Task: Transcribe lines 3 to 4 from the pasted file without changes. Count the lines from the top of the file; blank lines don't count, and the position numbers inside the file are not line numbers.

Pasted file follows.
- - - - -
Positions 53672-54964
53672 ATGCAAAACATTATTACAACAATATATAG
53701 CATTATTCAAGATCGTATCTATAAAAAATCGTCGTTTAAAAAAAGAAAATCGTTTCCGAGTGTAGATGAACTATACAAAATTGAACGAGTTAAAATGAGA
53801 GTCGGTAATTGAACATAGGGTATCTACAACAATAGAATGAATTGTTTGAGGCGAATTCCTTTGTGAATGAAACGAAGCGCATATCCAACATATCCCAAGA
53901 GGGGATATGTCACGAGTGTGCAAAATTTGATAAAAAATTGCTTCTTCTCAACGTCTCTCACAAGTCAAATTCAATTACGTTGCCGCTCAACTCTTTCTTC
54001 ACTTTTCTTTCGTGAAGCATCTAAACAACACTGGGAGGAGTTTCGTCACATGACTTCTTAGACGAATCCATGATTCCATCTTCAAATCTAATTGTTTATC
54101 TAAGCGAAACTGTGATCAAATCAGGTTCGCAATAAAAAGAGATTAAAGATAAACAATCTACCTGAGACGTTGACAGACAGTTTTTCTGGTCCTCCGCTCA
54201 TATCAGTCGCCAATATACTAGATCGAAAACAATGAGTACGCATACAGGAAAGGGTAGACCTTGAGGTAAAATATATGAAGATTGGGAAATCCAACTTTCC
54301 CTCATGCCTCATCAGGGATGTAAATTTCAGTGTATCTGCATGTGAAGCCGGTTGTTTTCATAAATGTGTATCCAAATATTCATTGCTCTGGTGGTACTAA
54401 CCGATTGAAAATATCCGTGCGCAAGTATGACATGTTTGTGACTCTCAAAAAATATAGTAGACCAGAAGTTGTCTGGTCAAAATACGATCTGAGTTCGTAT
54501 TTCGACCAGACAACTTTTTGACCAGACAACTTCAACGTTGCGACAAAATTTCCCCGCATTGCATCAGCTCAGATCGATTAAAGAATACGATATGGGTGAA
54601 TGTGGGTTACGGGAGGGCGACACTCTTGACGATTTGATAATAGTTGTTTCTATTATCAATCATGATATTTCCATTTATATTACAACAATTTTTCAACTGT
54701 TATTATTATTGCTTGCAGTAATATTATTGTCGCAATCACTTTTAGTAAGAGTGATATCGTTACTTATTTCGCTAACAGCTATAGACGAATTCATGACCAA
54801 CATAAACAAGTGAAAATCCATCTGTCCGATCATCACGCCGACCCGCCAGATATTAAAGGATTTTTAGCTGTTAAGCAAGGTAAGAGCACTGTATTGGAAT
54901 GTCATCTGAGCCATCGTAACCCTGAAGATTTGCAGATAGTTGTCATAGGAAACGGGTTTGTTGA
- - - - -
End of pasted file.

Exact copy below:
53701 CATTATTCAAGATCGTATCTATAAAAAATCGTCGTTTAAAAAAAGAAAATCGTTTCCGAGTGTAGATGAACTATACAAAATTGAACGAGTTAAAATGAGA
53801 GTCGGTAATTGAACATAGGGTATCTACAACAATAGAATGAATTGTTTGAGGCGAATTCCTTTGTGAATGAAACGAAGCGCATATCCAACATATCCCAAGA